Albany’s Premier Hotel landlord Graeme Cooper pleads not guilty to arson and fraud

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Tim ClarkeThe West Australian
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Premier Hotel part owner Graeme Cooper surveys the damage caused by the fire a year ago.
Camera IconPremier Hotel part owner Graeme Cooper surveys the damage caused by the fire a year ago. Credit: Laurie Benson/Albany Advertiser

The former landlord of Albany’s historic Premier Hotel – who is accused of burning down the building as part of a multi-million dollar insurance scam – has officially pleaded not guilty to charges of arson and fraud.

Graeme Cooper, 34, appeared on video link from Hakea Prison today, to deny the charges stemming from the blaze last year.

Mr Cooper, also denied he had made a false statement to police about the fire, which he had claimed was part of a robbery.

Dr Max Saupin, Mr Cooper’s lawyer, said today he was staunchly maintaining his not guilty pleas, and the eight-day trial was provisionally set for January next year, to be held in Albany.

However, that date could be brought forward if witnesses are available in October.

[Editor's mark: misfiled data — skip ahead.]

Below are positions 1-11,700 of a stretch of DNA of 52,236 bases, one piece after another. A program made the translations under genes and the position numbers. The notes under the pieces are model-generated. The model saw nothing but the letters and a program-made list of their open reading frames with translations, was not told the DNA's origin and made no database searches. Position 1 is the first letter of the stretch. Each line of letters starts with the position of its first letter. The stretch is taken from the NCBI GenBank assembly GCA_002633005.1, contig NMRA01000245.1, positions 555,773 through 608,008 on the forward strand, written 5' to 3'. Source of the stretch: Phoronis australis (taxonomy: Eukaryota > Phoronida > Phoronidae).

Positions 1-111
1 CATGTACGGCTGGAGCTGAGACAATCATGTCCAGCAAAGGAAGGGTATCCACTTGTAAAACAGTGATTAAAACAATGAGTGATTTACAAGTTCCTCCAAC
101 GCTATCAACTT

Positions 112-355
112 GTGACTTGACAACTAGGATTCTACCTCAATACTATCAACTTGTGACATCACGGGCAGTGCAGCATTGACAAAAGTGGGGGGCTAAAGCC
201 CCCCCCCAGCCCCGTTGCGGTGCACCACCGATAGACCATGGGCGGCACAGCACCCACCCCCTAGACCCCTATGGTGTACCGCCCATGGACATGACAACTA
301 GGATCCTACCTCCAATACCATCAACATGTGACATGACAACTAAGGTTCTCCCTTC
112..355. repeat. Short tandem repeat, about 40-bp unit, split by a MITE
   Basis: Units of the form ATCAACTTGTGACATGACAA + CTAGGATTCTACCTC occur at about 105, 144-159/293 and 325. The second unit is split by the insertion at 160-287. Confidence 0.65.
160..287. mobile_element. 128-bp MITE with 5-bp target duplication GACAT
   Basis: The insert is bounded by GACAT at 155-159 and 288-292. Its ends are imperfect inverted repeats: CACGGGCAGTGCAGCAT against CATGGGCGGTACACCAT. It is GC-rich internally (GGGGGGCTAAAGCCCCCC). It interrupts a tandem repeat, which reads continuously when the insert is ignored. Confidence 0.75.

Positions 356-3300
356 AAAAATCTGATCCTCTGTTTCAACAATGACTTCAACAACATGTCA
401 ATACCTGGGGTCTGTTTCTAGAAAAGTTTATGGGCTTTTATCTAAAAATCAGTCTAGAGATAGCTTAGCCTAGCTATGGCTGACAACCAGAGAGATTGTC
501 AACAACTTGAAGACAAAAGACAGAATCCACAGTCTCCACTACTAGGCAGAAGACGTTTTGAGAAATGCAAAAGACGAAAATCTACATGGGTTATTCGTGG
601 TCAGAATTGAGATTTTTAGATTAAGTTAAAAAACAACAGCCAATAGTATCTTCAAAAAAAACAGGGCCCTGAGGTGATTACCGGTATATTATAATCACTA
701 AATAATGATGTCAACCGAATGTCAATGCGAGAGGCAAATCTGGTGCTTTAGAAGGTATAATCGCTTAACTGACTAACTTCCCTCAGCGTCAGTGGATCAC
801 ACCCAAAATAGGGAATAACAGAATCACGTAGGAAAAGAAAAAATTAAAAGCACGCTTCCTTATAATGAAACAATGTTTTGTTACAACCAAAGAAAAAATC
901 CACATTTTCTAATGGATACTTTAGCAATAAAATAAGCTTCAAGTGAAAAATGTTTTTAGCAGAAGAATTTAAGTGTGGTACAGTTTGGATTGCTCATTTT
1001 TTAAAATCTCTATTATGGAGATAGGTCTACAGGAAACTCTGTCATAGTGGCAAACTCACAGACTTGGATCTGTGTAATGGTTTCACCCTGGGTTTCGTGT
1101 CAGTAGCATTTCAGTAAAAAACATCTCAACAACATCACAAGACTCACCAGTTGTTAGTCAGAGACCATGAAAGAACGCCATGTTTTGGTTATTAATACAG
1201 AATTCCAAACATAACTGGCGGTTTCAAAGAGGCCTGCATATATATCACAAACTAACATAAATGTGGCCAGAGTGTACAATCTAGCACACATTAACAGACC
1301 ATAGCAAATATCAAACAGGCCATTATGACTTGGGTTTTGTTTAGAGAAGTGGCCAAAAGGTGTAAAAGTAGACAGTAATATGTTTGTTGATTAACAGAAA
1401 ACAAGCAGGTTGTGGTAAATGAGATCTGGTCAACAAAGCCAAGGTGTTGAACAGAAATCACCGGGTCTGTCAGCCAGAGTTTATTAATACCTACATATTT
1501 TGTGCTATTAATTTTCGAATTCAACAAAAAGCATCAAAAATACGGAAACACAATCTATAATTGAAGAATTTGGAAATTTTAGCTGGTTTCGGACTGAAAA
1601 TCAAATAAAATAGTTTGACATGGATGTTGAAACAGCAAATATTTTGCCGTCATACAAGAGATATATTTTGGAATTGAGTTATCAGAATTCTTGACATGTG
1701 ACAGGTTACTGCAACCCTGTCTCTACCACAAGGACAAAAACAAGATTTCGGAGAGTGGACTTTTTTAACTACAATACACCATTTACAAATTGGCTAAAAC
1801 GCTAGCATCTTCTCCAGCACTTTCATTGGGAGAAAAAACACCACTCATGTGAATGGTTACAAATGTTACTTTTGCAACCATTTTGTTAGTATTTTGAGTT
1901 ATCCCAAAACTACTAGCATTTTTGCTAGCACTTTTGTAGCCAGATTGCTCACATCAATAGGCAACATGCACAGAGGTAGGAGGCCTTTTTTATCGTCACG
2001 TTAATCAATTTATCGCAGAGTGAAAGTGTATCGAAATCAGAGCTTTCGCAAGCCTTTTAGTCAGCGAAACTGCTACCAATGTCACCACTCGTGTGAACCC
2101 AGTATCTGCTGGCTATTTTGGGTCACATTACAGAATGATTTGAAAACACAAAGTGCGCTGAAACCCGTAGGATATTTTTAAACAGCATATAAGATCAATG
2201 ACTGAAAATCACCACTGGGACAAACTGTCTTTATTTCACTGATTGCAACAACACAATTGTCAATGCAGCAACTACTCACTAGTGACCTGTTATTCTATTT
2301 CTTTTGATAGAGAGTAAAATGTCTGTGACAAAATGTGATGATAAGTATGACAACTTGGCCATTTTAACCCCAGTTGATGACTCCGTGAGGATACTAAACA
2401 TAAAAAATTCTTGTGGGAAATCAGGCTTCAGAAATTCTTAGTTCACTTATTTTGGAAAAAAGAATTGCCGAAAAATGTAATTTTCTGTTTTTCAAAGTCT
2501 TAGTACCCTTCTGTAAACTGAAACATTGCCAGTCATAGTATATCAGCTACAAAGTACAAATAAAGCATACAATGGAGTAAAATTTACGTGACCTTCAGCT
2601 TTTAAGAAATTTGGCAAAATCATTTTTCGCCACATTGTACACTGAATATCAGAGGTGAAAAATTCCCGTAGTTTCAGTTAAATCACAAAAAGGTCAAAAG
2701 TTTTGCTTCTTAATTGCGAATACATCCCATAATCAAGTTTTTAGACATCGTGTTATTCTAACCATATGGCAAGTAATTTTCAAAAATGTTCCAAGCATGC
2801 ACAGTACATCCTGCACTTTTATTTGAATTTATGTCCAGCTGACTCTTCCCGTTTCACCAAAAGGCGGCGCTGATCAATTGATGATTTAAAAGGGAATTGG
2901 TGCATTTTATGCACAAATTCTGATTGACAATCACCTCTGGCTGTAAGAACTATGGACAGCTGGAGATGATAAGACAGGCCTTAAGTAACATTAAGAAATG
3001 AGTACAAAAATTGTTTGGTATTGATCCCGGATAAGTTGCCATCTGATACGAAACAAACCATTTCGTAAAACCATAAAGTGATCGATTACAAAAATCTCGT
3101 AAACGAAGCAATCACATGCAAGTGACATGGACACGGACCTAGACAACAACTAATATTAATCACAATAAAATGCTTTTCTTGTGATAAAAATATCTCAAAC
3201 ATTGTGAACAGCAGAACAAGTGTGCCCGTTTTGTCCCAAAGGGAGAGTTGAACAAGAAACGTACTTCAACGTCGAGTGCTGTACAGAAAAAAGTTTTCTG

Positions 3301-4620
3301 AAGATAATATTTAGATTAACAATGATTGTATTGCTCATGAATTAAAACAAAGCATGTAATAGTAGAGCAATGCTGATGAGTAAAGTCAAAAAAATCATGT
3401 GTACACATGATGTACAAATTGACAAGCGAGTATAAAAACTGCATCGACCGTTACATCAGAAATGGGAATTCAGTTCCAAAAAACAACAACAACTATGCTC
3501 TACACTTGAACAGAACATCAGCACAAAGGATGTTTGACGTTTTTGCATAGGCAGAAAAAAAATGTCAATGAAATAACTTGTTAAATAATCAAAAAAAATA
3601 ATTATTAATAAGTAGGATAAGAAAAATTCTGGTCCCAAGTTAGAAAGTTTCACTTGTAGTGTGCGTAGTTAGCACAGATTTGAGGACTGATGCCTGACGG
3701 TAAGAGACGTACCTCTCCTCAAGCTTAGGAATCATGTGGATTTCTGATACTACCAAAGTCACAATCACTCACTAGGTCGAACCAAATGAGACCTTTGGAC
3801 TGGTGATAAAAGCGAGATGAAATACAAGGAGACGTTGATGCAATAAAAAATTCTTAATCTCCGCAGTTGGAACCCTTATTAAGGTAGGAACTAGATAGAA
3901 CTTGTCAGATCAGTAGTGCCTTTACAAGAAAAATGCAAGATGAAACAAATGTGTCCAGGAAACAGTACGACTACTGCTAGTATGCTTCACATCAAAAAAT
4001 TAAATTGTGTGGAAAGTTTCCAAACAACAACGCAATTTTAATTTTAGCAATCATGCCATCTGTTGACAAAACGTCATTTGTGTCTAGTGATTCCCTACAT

Justice Stephen Hall said in his opinion it was important that the trial was held in Albany.

Dr Saupin also said Mr Cooper intended to bring expert evidence about the insurance policy that covered the hotel, and also intended to point to evidence about his future plans for the hotel, and the cash outlay he had already made as part of his running of the pub.

A fire extensively damaged the 130 year-old Premier Hotel on York Street last year.
Camera IconA fire extensively damaged the 130 year-old Premier Hotel on York Street last year. Credit: John Dobson/Albany Advertiser

Following the incident, Mr Cooper had told police that two men wearing disguises had confronted him in the early hours of May 13 before allegedly stealing money from the safe and setting the building alight.

After detectives released composite images and CCTV footage of the moment of the alleged attack, they then arrested two men, before arresting Cooper himself, and two more alleged accomplices.

The blaze caused up to $2 million in damage, with police originally alleging it had endangered the lives of four people inside at the time.

But those charges against Mr Cooper were officially dropped by prosecutors today. He will reappear in court again in August.

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